Recently I listened to an exceptional Christian school teacher begin a class by reading the opening paragraphs of the Quran without telling the students the book’s title or origin. Finished, he asked, “Would you agree or disagree with what was said herein?” Discussion ensued. But for many, there was a paucity of biblical knowledge. One young woman’s comments made me cringe. After discovering what the book was she began to suggest that she saw little difference between Christian and Islamic teaching.
Aside from thinking to myself, “We have a great deal to teach students before they graduate!” I was reminded of a comment I had read recently: Knowledge exists only as a function of living tissue. If people do not have belief tattooed in their cerebrum knowledge cannot affect thought, attitude, or behavior. Students must know something before they can act on it. The young person in the classroom had no basic biblical understanding of the Person she says she loves–Jesus.
Evolutionary emphasis on process led developmental theorists like Dewey, Piaget, and Erikson to stress how over what leading educationists to highlight method over knowledge so that the young woman in class had little catechesis but much catharsis. Don’t get me wrong. How one communicates what they know is crucial for the audience. But when the audience does not know anything it is difficult to carry on a conversation much less provide rhetorical response–apart from trite, smarmy, “bumper-sticker” theology.
In the case of the Hebrews (5:11-6:2), the catechism had calcified. Readers of the book had gone through a process but content had obviously made no impression—it didn’t “stick.” These Christians did not know “the elementary principles” (5:12). “Elementary” comes from original materials which make up the universe (cf. 2 Peter 3:10), leading to an understanding of “the basics, the ABC’s, rudiments of knowledge.” The word “principles” is almost synonymous with its predecessor: the origin of something paving the way for authority (Colossians 1:18). But maturity must result because of consistent training in Scriptural truths (Hebrews 5:14).
With the onset of “March Madness” pundits will once again pontificate about primary principles. “This team has great ‘fundamentals’” will be a recurrent phrase layered over visual images of the game. Defense, rebounding, shooting are but a few of the basics. Coaches consistently review the fundamentals yet demand teams build on the elementary lessons learned. “Fundamental basketball,” then, lays expectation for improvement in the creativity and the finesse of the game. Let there be no question—growth is the expectation.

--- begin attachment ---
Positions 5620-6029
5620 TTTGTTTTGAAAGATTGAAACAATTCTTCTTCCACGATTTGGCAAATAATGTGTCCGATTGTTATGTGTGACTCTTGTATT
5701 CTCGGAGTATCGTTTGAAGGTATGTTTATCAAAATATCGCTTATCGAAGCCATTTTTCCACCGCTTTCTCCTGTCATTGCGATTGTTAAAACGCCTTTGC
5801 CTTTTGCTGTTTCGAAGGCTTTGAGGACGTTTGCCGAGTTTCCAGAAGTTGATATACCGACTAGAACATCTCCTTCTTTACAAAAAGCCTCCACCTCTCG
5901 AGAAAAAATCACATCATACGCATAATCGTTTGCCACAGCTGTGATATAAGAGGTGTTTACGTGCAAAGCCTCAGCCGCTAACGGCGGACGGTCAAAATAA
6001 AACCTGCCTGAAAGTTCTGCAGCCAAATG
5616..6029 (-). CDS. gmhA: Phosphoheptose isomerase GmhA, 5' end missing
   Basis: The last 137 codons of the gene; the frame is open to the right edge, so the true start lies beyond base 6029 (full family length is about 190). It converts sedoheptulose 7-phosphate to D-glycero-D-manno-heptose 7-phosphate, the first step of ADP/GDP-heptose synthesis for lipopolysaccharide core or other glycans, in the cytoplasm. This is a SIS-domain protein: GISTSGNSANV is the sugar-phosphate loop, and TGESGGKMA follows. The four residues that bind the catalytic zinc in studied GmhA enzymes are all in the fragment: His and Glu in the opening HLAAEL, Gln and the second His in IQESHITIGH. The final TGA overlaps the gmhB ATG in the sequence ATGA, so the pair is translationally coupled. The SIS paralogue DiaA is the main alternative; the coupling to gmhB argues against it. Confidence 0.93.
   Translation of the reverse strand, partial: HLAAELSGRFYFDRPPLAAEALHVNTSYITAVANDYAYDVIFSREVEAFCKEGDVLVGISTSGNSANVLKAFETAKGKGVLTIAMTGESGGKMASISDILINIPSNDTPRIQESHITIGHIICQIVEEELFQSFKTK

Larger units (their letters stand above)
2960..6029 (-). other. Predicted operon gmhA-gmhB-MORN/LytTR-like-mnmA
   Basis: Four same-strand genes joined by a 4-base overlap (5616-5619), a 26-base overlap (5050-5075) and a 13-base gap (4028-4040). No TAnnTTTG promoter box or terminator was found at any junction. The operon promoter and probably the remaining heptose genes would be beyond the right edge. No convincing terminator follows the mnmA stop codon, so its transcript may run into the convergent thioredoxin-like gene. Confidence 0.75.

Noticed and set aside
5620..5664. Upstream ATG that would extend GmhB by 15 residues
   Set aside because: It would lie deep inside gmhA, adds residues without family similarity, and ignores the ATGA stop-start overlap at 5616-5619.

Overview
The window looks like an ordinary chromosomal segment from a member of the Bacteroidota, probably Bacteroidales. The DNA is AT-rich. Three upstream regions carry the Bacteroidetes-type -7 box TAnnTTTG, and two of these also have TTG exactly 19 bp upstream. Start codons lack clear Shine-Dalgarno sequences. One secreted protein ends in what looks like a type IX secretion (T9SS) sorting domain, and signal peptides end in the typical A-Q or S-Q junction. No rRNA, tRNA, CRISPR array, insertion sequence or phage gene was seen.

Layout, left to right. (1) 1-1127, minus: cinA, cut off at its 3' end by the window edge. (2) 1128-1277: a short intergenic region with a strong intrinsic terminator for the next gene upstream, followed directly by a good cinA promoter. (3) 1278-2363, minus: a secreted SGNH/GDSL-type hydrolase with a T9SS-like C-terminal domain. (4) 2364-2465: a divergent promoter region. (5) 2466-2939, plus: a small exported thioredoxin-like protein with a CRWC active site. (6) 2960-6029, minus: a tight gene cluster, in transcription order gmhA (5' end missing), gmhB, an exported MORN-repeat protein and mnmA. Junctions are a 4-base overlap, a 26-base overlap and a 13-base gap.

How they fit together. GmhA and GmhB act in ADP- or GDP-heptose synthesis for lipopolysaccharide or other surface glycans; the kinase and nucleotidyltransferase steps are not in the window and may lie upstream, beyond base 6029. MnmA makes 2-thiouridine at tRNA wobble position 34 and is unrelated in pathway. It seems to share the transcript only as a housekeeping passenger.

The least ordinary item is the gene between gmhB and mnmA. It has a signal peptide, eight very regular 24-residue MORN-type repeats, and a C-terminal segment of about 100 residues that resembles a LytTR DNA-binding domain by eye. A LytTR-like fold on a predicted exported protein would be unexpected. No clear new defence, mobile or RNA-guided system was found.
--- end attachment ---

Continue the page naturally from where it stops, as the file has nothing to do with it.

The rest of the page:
After listening to classroom discussions I have discovered why students don’t know why they believe what they do: it is because they do not know their belief. Instituting a catechism for student memorization is necessary. What must proceed why before we contemplate how we teach. If fundamentals are a given in athletics, how much more should they be assumed for growth in Christ?! I want students to interact with false belief such as is found in the Quran, but only after they have had the foundational, elemental Christian basics established as principle “to distinguish good from evil” (5:14).
“The Problem with Process as Priority” was written in the spring of 2006. Mark focuses on content and communication at Crossroads Bible College.
 Kieran Egan. 2002. Getting it wrong from the beginning: Our progressivist inheritance from Herbert Spencer, John Dewey, and Jean Piaget. New Haven: Yale.
 Christian institutions in higher education have subscribed to the notion that numerous “methods” courses are necessary to conform to state standards. The reality of measurements to qualify academic programs for acceptance in a world tied to quantification exists. However, the Christian institution should take active steps in this coursework to establish content over method. So when a student studies “Methods of Teaching Social Studies” they are taught a Christian philosophy, essential components to faith and learning in lesson planning, as well as an active acquisition of knowledge in the discipline of history. One general course on “methods” should suffice any program since methods tend toward universality. When students asked me at the college level what I recommended for further teaching methodologies I always encouraged courses of content. The more a person knows in any subject the better equipped they are to answer tangential questions as well as segue what with how.